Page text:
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We are getting a slew of question titles that aren't actual questions, they're more of a topic sentence.

I counted 13 on the main page right now. A few are normal, but we have too many.

SE is a Question and Answer site.

Please present your questions as actual questions..

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    Remember at this point and even out side of beta, feel free to edit and make the change yourself. I would rather all titles be questions or as much as possible before we leave private beta.
    – Justin808
    Oct 10 '12 at 15:43
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    On the sites I come from, if the title sums up the question, it is good-- regardless of whether it is in question form. This is mainly for conciseness and brevity. Oct 10 '12 at 18:03
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    @Luke Perhaps I'm different. When I see a non-question title I immediately think "Its probably low quality"
    – user47
    Oct 10 '12 at 22:34
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If you go to Stack Overflow which is made up of the most experienced SE people and look at the front page, you'll see that the majority of the question titles are not expressed as questions. This includes the questions from experienced users (e.g. rep over 3,000).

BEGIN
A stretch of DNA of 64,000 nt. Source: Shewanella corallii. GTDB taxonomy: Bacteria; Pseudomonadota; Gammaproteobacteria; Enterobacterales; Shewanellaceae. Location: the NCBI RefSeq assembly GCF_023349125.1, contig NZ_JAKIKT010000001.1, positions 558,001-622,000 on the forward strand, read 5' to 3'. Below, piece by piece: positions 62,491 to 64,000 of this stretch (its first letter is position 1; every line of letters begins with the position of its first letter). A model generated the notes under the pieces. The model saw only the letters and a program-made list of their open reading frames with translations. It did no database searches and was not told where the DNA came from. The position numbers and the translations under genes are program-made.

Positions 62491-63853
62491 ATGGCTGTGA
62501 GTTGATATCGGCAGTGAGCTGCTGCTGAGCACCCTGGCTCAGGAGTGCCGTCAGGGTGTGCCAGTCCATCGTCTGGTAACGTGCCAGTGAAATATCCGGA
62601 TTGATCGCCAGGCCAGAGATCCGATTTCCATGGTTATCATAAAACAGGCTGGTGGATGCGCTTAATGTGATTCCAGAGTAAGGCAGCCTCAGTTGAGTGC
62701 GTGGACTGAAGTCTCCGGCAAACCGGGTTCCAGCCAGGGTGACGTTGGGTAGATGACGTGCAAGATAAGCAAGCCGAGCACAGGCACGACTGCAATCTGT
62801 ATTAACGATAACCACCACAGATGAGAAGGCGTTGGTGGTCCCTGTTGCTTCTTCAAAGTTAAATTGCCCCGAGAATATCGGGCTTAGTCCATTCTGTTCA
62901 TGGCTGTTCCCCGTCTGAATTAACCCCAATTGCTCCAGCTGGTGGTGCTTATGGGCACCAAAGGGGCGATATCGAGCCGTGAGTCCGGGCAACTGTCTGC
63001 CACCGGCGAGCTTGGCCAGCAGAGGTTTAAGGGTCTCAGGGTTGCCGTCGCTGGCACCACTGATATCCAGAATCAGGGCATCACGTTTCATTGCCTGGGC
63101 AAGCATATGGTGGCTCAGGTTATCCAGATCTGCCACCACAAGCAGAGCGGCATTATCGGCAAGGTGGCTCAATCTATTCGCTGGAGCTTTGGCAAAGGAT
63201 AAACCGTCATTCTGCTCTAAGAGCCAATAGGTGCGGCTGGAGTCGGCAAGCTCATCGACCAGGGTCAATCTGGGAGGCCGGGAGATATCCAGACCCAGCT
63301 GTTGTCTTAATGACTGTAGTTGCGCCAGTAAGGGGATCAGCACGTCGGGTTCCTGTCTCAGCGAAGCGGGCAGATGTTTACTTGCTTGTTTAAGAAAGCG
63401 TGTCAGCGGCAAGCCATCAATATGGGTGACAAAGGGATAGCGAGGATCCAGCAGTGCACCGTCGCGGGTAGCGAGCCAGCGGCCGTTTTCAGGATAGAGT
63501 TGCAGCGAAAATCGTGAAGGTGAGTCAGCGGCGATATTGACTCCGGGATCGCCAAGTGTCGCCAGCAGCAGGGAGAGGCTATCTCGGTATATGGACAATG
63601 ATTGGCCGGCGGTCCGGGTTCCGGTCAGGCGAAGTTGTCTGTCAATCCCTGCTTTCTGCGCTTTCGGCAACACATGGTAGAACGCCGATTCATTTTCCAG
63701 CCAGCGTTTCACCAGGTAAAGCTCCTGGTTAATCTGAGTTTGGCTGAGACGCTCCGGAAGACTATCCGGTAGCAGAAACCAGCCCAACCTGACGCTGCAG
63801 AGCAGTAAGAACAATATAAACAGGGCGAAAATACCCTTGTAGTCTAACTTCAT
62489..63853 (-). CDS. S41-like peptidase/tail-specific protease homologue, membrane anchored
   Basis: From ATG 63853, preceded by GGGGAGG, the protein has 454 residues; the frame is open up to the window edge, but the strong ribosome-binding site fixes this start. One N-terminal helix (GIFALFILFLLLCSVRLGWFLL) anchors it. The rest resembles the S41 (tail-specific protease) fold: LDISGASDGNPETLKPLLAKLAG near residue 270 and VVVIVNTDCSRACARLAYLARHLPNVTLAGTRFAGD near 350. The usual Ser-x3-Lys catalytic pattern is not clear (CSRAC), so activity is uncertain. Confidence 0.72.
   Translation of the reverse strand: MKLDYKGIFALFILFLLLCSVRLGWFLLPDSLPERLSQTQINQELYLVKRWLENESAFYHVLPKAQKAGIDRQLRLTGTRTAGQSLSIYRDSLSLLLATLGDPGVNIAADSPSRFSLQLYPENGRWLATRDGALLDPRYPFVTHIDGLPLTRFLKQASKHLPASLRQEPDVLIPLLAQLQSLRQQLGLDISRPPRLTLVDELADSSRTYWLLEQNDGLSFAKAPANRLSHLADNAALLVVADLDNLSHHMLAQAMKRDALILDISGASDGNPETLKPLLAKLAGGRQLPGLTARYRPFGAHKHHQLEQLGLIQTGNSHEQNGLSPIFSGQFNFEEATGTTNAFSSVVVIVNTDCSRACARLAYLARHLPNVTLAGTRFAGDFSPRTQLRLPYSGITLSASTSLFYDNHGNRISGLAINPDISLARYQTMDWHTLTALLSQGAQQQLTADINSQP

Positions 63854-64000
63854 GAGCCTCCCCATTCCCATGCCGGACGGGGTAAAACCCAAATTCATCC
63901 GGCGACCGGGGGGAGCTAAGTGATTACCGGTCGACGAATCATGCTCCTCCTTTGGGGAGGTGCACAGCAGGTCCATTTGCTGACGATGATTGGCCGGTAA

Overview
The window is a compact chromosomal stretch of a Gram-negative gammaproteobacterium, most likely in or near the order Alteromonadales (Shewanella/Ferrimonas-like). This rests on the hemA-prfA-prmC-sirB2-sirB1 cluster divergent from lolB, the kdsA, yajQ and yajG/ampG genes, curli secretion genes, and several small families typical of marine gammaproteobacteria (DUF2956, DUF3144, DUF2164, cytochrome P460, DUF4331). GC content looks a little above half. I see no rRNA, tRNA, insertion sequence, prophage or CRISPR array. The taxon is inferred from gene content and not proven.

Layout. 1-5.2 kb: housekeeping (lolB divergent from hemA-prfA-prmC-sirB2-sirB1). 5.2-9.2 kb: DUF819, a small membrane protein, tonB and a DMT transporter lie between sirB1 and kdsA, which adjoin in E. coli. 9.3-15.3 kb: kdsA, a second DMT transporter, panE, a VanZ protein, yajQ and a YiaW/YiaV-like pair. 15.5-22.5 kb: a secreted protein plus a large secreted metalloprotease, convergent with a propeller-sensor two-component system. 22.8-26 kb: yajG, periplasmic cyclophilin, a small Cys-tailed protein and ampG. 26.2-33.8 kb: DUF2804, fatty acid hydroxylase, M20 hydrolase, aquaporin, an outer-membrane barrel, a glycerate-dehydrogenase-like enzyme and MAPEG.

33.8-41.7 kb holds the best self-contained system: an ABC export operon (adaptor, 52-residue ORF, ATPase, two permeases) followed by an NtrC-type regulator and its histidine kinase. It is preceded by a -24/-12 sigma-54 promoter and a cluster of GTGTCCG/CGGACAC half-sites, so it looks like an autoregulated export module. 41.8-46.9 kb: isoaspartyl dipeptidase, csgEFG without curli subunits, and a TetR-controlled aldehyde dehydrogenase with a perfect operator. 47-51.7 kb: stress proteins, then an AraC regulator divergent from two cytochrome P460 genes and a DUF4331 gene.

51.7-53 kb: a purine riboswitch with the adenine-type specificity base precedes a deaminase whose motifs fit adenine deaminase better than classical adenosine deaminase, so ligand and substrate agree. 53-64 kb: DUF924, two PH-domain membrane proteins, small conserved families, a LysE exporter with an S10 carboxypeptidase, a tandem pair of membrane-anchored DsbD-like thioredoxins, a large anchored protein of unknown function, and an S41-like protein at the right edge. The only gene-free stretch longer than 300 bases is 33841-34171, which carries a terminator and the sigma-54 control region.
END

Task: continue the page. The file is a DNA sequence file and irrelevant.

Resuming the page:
I think you'll find similar results on almost every Stack Exchange site.

Although many people believe you should always phrase the title as a question, there are others who argue you do not have to. The latter want shorter and sweeter without excess words like "How do I", "What is the", that don't add anything. Even the addition of a question mark at the end (whether a question or not) is not usually done.

See the question at Meta Stack Overflow: Would the Stack Exchange network be better if titles contained complete, grammatical questions?

That was posted by Joel Spolsky, the supreme ruler of Stack Exchange. He accepted an answer that said yes you should. But the answer with the most upvotes was one that said no, you shouldn't have to. And that answer saying no was by the other supreme ruler of Stack Exchange, Jeff Atwood. So even the two supreme rulers cannot agree.

The style of the title has never bothered me. My own questions on Stack Overflow are an eclectic mix of styles, as they are here on Genealogy and Family History. I don't think we need to be too rigid on this.

And unless I made an error in my title, I would personally get rather p-ssed off if someone edited my title to change its style. I feel that should be up to me.

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    I'd say a good rule of thumb is to make sure the title entices people to click on it. In my experience, titles that aren't questions tend to be pretty poor, but that's just because they tend to be things like "Need advice on search" or "Looking for help finding ancestor". However, a title can still be descriptive without being a question, so I think a good approach is, as you say (1) don't be rigid, but also (2) don't be afraid to improve a title if you see a way to make it more attractive. ;)